As Arizona steps up its fight to reduce and track the spread of COVID-19, it is also preparing for the day when a vaccine is available for distribution.
The U.S. Centers for Disease Control and Prevention targeted November 1 for a limited roll-out if a vaccine is ready by then. How it's shipped, where it goes, and who gets it, are all part of the logistical challenges states are now figuring out.
"This was something that really stole the show at our last video teleconference with the Coronavirus Task Force," Governor Ducey said Thursday. "Although we do not have a vaccine at this time, the framework in terms of distribution and ideas around that are being formulated by all 50 governors."
In Arizona, the Department of Health Services has been working on a mass distribution plan for months, including weekly meetings with its COVID-19 Task Force. A group that includes tribal, state, and local public health and emergency management agencies, as well as healthcare partners, which include hospitals, outpatient providers, pharmacists, and EMS providers, and others.
Arizona's plan will resemble what it did ten years ago when ADHS oversaw the distribution of the vaccine for the N1H1 virus, the swine flu.
"They're not starting with a blank sheet of paper, that's the good news," Wendy Smith-Reeve said. Smith-Reeve is the former Director of Arizona's Division of Emergency Management and is now an ABC15 analyst.
Smith-Reeve says distributing the COVID-19 vaccine will present its own set of unique challenges. For starters, there may be more than one type of vaccine, including one in development from Pfizer, which needs to be stored at 70 degrees Celsius, or -94 degrees Fahrenheit.
"It's understanding what resources are out there in the community," Smith-Reeve said. "What can they receive. Do they have the ability to receive? Or do they need to make some modifications, like get freezers."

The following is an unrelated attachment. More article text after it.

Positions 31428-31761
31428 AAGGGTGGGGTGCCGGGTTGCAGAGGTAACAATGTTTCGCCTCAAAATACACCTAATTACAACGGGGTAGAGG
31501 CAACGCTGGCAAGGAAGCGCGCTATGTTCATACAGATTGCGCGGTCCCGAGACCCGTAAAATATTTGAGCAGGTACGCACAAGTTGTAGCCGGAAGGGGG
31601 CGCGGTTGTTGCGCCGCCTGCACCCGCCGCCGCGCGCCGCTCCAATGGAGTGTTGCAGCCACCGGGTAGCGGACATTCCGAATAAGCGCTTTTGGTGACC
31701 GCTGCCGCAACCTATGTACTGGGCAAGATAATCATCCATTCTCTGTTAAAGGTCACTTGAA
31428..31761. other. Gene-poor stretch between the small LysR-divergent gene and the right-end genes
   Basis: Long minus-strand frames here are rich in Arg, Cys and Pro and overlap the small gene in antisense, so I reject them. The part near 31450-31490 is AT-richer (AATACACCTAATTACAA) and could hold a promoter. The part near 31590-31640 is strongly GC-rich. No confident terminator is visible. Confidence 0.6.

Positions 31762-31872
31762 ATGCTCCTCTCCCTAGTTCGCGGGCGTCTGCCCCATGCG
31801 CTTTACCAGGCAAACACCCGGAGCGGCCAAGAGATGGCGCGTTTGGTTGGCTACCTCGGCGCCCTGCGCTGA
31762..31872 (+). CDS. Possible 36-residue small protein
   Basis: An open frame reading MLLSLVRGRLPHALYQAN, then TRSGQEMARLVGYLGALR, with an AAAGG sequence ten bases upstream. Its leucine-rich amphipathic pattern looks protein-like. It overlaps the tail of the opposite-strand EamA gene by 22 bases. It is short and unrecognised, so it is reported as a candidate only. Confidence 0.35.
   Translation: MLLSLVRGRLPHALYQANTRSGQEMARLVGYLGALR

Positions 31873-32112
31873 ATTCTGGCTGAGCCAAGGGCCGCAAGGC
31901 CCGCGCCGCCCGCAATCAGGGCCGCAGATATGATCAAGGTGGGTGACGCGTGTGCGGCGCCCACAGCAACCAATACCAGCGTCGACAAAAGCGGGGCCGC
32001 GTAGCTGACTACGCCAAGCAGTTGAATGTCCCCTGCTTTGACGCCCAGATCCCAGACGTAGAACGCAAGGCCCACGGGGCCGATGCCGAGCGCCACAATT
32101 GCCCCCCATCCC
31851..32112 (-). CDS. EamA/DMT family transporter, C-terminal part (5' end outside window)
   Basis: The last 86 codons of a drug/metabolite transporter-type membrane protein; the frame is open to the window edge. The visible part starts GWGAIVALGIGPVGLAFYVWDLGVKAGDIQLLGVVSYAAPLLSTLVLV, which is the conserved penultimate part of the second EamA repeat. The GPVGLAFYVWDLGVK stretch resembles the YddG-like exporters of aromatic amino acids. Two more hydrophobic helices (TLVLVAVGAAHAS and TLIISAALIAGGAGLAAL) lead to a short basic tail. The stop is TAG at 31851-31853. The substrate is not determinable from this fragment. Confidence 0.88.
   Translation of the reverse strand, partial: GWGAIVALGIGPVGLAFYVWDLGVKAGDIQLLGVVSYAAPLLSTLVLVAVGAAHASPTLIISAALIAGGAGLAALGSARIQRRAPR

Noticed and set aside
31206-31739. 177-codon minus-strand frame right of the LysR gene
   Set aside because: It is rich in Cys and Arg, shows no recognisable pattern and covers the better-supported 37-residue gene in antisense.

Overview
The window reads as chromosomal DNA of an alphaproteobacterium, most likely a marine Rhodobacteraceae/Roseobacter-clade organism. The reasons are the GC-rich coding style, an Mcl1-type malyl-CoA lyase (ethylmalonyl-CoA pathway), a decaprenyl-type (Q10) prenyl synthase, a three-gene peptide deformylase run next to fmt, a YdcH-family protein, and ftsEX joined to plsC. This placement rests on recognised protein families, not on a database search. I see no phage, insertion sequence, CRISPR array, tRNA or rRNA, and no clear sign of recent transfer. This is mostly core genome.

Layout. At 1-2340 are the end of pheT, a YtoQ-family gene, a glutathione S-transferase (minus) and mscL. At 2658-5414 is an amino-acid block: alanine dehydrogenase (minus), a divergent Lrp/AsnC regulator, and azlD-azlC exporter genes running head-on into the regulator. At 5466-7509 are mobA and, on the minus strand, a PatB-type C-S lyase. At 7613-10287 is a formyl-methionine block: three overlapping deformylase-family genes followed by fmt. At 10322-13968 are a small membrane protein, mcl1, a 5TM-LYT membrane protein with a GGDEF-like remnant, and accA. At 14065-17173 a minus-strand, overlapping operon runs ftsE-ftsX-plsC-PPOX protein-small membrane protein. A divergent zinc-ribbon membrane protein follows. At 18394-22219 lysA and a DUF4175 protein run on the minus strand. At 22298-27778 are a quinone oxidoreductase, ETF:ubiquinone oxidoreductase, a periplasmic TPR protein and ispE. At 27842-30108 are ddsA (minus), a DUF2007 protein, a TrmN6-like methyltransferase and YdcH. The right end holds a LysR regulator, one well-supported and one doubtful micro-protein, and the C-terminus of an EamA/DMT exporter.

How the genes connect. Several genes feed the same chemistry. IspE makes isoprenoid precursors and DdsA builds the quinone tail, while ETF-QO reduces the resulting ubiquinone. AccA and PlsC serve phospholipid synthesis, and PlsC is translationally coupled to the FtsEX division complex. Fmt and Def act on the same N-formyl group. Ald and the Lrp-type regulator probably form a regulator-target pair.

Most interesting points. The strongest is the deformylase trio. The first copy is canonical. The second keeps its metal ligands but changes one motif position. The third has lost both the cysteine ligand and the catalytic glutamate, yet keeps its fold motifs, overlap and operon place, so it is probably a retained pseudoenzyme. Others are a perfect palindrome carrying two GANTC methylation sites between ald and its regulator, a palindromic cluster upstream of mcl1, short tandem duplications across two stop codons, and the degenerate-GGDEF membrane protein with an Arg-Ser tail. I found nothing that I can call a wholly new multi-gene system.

The vaccine for swine flu went directly to the counties where it was distributed to health care providers. The COVID-19 vaccine distribution figures to be a bit more complicated as the Governor alluded to on Thursday.
"It would take the resources of the United States Military, the National Guard, of course, FEMA and long with DEMA, to do this, private sector partners, as well as the universities, would play a role."
The details are still being worked out, but ADHS says it will have the distribution plan ready by mid-October. A spokesperson for the Maricopa County Department of Public Health said it's been planning for and exercising mass vaccine distribution for several years as part of its public health preparedness and response program. He added extensive state and county plans exist and these are being used as the basis for COVID-19 vaccine distribution planning.
A complete roll-out of the vaccine will take months. During the H1N1 pandemic, health care workers, pregnant women, children, and older adults with underlying health conditions were the first to receive the vaccine. With COVID-19, first responders will be added to the list of those who receive the vaccine first.